The study will investigate the exposure of older women to metals and to determine whether there is any relationship between metals exposure, bone density and kidney function.
Participants will be required to:
- attend ECU’s Health and Wellness Institute (Joondalup Campus) on one occasion to have a bone density scan and to have a blood sample taken;
- provide a urine sample; and
- complete a questionnaire and a one day diet diary.
Blood and urine samples will be analysed for a range of metals and also for markers of bone and kidney health. Individual results and feedback will be provided to all participants.
ECU School of Natural Sciences Research Fellow, Dr Anna Callan, said the research will help to determine the extent to which older women are exposed to metals and importantly, whether the level of exposure is putting them at increased risk of health effects.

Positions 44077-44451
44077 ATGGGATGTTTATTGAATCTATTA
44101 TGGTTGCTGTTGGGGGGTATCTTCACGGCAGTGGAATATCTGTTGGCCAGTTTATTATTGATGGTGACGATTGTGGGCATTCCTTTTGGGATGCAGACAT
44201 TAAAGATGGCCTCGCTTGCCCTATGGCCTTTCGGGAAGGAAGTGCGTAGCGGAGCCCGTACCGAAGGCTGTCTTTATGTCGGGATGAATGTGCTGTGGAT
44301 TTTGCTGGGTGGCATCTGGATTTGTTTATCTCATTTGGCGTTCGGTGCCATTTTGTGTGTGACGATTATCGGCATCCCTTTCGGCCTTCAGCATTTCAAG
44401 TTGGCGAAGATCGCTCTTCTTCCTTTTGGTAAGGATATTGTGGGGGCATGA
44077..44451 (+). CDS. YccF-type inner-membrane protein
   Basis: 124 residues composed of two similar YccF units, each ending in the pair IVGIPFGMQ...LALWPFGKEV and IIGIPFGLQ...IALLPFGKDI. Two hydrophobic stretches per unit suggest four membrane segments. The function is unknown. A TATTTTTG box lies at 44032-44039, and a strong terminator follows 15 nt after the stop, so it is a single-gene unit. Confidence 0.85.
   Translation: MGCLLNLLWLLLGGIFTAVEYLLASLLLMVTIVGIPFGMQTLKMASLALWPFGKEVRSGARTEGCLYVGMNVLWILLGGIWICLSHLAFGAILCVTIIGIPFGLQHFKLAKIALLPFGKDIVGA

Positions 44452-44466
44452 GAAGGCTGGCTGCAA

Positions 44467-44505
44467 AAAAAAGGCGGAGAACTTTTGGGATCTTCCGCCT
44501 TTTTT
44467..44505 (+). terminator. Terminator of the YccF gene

“International research is beginning to suggest that for certain metals such as lead or cadmium, continual amounts of low level exposure may be associated with decreased bone density and an increased risk of osteoporotic fracture. It may also affect the function of the kidneys,” Dr Callan said.
“There are few studies of metals exposure and health in the general Australian community and to our knowledge this is the first to focus specifically on older women.”
Interested participants are asked to contact:
Edith Cowan University (ECU) researchers are seeking non-smoking women aged 50 or above to take part in a study examining how exposure to metals, such as lead and cadmium, may effect a person’s health.